twitteryou tubefacebookacp

Oman gets into the hydrogen game

Omans production targets are 1 million tonnes by 2030. (Image source: Adobe Stock)

In order to develop green hydrogen, Oman is devoting an area the size of Slovakia to solar power projects, according to a research by AGBI

Salim bin Nasser Al Aufi, minister of energy and mining, inked US$20bn in contracts on June 1 to create 500,000 tonnes of green hydrogen annually with partners including BP, Shell, and the recently established Hydrogen Oman (Hydrom). 

Hydrom said that "solidified commitments" to projects in the sultanate had increased to US$30bn by 28 July this year. According to AGBI, the production goal is one million tonnes by 2030, three and a half million tonnes by 2040, and eight and a half million tonnes by 2050. By 2030, the sultanate ought to be the sixth-largest exporter of hydrogen worldwide.

According to the International Energy Agency, such shipments are anticipated to account for 80% of Oman's current LNG exports by 2040. They may be worth twice as much by 2050 as the sultanate's present LNG exports to other countries. But there are difficulties with hydrogen. Long-distance petrol transportation is restricted by technical constraints, and rules and international markets are still being developed.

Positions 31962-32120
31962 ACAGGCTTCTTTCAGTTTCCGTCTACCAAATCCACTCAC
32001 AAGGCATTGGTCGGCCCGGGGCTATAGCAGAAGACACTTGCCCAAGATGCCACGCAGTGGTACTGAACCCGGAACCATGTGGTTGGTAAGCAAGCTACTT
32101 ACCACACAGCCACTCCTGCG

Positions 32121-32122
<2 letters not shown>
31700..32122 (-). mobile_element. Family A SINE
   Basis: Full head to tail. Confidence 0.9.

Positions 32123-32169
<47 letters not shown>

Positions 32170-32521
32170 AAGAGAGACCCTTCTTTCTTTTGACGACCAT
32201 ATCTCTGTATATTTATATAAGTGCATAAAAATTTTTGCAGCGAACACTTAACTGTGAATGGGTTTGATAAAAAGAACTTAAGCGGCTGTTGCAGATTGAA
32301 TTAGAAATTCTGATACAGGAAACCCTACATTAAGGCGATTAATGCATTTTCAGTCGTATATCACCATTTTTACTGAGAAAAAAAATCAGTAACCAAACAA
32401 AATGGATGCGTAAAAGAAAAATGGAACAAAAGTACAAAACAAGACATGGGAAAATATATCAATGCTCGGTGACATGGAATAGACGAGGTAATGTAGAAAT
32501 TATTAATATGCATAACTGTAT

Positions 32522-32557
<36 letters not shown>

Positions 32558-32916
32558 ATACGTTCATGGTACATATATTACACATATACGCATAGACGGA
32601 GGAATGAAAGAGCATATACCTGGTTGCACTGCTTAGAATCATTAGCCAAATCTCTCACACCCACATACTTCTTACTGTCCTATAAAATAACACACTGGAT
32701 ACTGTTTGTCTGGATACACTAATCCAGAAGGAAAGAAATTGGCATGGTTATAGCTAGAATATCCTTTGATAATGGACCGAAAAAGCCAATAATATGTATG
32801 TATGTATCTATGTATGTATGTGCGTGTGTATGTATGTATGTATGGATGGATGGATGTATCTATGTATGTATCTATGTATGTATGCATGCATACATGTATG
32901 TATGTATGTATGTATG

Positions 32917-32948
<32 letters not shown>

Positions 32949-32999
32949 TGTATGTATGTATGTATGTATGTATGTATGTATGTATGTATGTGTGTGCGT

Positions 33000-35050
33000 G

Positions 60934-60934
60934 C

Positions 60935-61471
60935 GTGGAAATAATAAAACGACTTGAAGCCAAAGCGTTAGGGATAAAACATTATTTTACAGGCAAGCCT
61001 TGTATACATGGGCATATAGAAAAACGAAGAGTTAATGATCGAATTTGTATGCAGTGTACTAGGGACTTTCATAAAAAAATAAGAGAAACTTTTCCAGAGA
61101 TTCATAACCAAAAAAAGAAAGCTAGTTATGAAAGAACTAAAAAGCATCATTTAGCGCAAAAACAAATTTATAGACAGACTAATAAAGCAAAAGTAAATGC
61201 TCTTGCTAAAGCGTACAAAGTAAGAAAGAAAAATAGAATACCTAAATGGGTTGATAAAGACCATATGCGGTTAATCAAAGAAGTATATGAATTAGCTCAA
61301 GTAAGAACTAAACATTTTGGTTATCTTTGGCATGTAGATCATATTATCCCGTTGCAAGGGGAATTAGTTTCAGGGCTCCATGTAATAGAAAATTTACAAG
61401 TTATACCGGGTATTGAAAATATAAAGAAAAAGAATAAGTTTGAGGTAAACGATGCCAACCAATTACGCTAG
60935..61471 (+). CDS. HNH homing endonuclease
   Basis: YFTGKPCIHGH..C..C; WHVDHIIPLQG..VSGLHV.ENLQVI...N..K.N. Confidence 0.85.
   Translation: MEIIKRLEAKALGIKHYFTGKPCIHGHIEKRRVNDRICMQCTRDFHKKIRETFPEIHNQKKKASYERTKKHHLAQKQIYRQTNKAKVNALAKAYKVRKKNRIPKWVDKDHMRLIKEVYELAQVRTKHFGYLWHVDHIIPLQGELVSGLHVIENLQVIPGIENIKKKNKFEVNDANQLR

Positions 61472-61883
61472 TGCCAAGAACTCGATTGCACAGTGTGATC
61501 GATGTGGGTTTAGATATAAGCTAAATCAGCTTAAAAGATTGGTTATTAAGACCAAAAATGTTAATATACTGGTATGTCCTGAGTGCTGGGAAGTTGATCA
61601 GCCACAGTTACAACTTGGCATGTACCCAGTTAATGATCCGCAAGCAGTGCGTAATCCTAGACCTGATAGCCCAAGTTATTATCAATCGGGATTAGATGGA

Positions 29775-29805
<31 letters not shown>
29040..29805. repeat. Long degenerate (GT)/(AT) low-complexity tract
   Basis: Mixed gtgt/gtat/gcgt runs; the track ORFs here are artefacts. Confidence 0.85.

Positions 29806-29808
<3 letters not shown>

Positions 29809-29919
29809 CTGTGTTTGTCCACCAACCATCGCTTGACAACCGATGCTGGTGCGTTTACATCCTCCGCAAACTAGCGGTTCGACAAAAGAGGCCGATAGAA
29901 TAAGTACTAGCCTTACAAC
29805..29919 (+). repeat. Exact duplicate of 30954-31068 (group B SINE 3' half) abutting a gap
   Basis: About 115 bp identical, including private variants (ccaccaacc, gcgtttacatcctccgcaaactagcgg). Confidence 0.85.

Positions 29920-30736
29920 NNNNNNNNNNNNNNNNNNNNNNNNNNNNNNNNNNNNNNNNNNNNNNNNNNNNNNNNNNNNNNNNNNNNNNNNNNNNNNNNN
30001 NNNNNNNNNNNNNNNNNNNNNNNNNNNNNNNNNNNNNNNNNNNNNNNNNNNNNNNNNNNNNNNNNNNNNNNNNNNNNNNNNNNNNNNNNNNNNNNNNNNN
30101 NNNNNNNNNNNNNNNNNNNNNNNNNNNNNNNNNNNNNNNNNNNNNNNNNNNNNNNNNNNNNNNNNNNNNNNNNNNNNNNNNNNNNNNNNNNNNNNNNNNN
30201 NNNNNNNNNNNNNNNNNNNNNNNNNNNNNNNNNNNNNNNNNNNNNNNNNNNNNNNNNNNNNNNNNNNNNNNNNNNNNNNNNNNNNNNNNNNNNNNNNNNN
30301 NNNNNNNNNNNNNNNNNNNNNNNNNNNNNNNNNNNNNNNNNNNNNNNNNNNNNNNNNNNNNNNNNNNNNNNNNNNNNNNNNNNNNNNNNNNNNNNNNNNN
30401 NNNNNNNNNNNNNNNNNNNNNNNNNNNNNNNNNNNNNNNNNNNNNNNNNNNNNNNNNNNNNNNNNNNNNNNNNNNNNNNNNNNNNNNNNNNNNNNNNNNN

“There’s a lot to do before hydrogen will be up and running and delivering,” Charles Dolphin, a partner in Muscat law firm CMS, told AGBI. This uncertainty is reflected in the wide range of approaches that have been taken to the gas in the Gulf.

“Other Gulf states are taking a more private sector approach,” said Dolphin. “The UAE and Saudi Arabia aren’t seeing so much government involvement, except for some gearing up of renewable energy projects to supply the electrolysers making the hydrogen.”

According to S&P, Oman's resolve to go green may be partially attributed to the country's possession of some of the best renewable energy resources in the world. According to global energy transition writer James Burgess, the sultanate benefits from high irradiance—the electricity per unit area obtained from the sun—a favourable wind profile, and a strategic position. It is hence ideal for producing green hydrogen when combined with huge areas of free and underused land. 

The majority of the hydrogen produced will be used for export because of the comparatively high cost of the petrol in comparison to the enormous amounts of inexpensive renewable energy that are about to become accessible, as well as Oman's relatively tiny population and economy.

This necessitates confronting the transportation issue. One option is to transform it into hydrogen-heavy ammonia for tanker transportation. At its final destination, it is changed back into hydrogen. Yet, “while ammonia is definitely seen as the vector for transport at the moment, there are conversion losses at every step of this process,” said Burgess.  

Plus, pricing on a global market scale is also still evolving. “It could evolve like the early LNG market,” said Burgess. “You might see some surplus hydrogen volumes from the big hubs eventually developing into a spot market.” The structure of the sector in the near future may very well depend on local demand. Many of the projects that are being announced have seven-year timeframes that extend all the way to 2030, both in Oman and internationally. Dolphin said, “Maybe, by the time they come online, the market will have matured and the project’s time will have come.”